Reading the latest issue of American Theatre magazine, I belatedly discovered that Charles Marowitz died May 2 at the age of 80 from Parkinson’s disease. Marowitz was an American-born director, playwright, critic, and all-around man of the theater with whom I intersected at two significant moments in my life. In the first month of my freshman year at Rice University, I auditioned for the campus theater company the Rice Players’ production of A Macbeth, Marowitz’s adaptation of Shakespeare’s tragedy, and was cast as Duncan. (Can you say boy-king? I believe there was a lot of Streaks and Tips involved, and my first beard.) Marowitz created a kind of collage out of Shakespeare’s text, rearranging and repeating scenes and inviting a highly abstract production style, which is what appealed to Sandy Havens, the Rice Players’ adventurous director. For instance, in the first murder scene of the play, the three witches held me down while Lady M guided Macbeth’s sword as he stabbed me to death — not your usual way of playing that scene!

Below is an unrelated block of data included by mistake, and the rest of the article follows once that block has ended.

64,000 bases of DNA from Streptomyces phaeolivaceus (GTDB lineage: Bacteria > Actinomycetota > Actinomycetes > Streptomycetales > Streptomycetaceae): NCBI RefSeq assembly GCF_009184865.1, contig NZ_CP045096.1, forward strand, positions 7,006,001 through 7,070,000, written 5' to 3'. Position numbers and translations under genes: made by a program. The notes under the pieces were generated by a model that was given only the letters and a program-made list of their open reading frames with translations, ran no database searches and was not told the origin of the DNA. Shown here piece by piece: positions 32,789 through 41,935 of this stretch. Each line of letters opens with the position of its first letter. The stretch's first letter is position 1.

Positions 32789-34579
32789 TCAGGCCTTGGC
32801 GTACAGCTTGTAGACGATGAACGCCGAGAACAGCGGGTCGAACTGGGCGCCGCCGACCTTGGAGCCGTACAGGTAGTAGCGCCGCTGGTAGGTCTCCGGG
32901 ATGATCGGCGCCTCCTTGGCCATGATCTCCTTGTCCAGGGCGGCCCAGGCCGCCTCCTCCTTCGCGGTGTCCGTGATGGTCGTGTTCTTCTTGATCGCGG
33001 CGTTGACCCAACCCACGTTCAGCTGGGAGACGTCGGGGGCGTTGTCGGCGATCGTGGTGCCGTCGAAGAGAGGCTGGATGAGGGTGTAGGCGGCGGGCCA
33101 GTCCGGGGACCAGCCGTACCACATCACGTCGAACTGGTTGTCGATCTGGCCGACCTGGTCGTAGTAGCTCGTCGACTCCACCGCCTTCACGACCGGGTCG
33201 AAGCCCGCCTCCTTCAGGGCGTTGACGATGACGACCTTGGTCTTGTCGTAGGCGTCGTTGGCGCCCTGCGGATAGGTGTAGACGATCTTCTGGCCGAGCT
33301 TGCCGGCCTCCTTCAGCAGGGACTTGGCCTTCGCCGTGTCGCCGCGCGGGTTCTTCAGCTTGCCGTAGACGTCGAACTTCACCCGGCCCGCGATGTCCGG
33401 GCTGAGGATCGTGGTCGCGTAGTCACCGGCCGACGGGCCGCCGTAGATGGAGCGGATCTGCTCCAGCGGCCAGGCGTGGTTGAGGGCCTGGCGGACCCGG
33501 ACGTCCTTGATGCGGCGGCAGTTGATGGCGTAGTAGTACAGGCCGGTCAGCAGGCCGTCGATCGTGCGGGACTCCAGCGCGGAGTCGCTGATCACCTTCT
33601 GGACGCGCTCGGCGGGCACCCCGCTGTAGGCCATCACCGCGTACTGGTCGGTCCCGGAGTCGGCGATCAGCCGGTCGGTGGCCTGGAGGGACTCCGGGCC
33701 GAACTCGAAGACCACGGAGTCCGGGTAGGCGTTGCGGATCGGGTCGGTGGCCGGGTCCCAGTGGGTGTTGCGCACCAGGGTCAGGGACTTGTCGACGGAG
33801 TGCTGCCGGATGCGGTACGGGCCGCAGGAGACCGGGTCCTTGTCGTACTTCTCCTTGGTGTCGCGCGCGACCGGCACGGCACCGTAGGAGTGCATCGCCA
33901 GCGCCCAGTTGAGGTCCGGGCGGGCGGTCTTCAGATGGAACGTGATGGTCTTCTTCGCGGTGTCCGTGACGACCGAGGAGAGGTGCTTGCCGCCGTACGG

I’d never heard of Charles Marowitz before that, but he entered my young impressionable mind as a titan of the theater. It was only fitting, then, that when I started making my way in the world as a theater journalist (after graduating from Boston University with a BFA in acting) my first publication in a scholarly journal was an interview with Marowitz in Yale’s excellent Theater magazine. Joel Schechter was the editor then, and Colette Brooks was his trusty second-in-command. Marowitz had written a play about Antonin Artaud’s stint in a mental hospital, Artaud at Rodez, and it was getting its American premiere at Brandeis University. I’d just started writing theater reviews and features for the Boston Phoenix, under the tutelage of Carolyn Clay, and it meant a lot to me to get the assignment to meet with Marowitz and hear him talk about his engagement with Artaud, one of 20th century theater’s more enigmatic visionaries. The play wasn’t great (mostly I remember joking with Carolyn, trying to come up with a headline for her Phoenix review — “Society Steps on Artaud” was obviously too good to actually appear in the paper) but I treasured meeting the man (below). He lived up to his reputation as a sharp, opinionated intelligence.